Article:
There are several treatment options when managing a person’s pain. Analgesic pain medications are useful for treating acute pain as well as chronic pain. “Analgesic drugs do not cure the underlying cause of the pain, but their appropriate use may prevent acute pain from progressing to chronic pain” (Porth & Matfin, 2009, p. 1245). There are two types of analgesics to treat pain, non-narcotics (non-steroidal anti-inflammatory drugs [NSAIDs] and acetaminophen), and opioid analgesics. Other therapies used to treat pain include cognitive-behavioral interventions, such as relaxation, distraction, cognitive appraisal, imagery, meditation, and biofeedback. Physical agents, like heat and cold properties, have been used to treat pain. The choice for which to use depends on the type of pain experienced and the personal preference of the patient. Heat dilates blood vessels, and increases blood flow. It is helpful in stretching joints and muscles. Cold therapies function opposite from heat, in that is provides vasoconstriction of the blood vessel. Stimulus-induced analgesia is an older form used for pain relief, in that it’s been around for years. A transcutaneous electrical nerve stimulator (TENS), acupuncture, and neurostimulation are stimulus-induced ways to reduce pain.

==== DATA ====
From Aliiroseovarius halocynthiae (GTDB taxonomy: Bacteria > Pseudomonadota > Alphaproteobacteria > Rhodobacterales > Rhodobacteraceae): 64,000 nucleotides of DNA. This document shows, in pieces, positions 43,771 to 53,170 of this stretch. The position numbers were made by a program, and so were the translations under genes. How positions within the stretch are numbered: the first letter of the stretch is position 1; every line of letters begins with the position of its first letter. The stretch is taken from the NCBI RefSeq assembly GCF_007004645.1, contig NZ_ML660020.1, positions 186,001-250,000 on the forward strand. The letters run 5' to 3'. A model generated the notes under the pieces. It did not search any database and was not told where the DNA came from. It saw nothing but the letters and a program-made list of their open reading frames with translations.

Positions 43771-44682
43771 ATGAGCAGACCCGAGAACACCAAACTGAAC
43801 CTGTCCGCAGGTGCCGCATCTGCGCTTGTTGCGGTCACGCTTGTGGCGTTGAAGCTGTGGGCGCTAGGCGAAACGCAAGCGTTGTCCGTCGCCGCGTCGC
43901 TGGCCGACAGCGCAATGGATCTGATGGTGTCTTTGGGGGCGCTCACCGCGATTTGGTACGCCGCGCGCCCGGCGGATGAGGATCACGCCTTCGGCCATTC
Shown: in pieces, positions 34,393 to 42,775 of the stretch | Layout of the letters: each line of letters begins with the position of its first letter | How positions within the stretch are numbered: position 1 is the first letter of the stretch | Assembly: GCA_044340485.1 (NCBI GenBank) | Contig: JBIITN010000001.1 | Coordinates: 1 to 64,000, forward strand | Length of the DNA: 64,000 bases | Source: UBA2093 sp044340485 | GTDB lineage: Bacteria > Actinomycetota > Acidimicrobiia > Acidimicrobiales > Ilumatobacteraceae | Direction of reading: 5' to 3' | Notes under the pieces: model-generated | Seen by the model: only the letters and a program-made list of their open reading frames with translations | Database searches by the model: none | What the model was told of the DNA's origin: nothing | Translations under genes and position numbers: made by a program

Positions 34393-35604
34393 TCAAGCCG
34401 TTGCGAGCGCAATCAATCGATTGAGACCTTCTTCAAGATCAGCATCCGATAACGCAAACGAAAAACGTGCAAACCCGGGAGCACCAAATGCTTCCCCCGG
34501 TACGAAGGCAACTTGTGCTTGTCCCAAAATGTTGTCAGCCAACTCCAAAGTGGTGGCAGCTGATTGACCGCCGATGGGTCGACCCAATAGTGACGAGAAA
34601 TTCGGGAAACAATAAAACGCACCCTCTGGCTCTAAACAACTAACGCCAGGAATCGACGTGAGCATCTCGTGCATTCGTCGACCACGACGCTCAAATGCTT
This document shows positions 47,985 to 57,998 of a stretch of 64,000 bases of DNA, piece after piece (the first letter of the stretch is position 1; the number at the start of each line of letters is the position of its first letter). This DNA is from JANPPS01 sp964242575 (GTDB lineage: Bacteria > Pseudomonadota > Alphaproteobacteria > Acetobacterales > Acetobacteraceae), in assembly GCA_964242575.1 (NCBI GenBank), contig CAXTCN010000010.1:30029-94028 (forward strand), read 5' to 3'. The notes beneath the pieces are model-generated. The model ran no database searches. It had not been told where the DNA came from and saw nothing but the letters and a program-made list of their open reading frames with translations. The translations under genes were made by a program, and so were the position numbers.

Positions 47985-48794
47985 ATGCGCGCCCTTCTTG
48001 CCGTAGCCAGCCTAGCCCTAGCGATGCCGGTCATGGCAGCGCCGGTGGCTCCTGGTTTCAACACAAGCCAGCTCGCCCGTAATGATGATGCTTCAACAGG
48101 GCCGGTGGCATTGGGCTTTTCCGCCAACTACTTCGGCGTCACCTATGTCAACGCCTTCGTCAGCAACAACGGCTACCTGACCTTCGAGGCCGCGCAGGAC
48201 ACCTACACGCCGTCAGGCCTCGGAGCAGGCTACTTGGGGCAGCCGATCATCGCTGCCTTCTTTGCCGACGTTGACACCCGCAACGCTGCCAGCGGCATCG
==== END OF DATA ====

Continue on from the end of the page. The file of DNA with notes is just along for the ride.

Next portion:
Somatic pain takes place in deep body structures and is localized in nature, but can also radiate to other areas of the body from the original site. For example, muscles, tendons, joints, and blood vessels. This pain is described by the patient as a throbbing pain. Visceral pain is like somatic pain, being that the visceral pain is felt all over. Visceral pain originates from the organs, but can be referred to other areas of the body and include autonomic reflexes, such as nausea. The organs effected to produce this type of pain are thoracic, cervical, and abdominal viscera, and excludes the liver and lung parenchyma. Specifically, the thyroid gland, trachea, arteries, veins, lung, and heart are thoracic visceral organs. Abdominal visceral organs include, peritoneum, stomach, duodenum, intestine, colon, spleen, pancreas, kidney, adrenal gland, appendix, and gall bladder. The cervical viscera involve, pelvis, ovaries, testicles, uterus, bladder, and rectum.


Peer # 2 Bonnie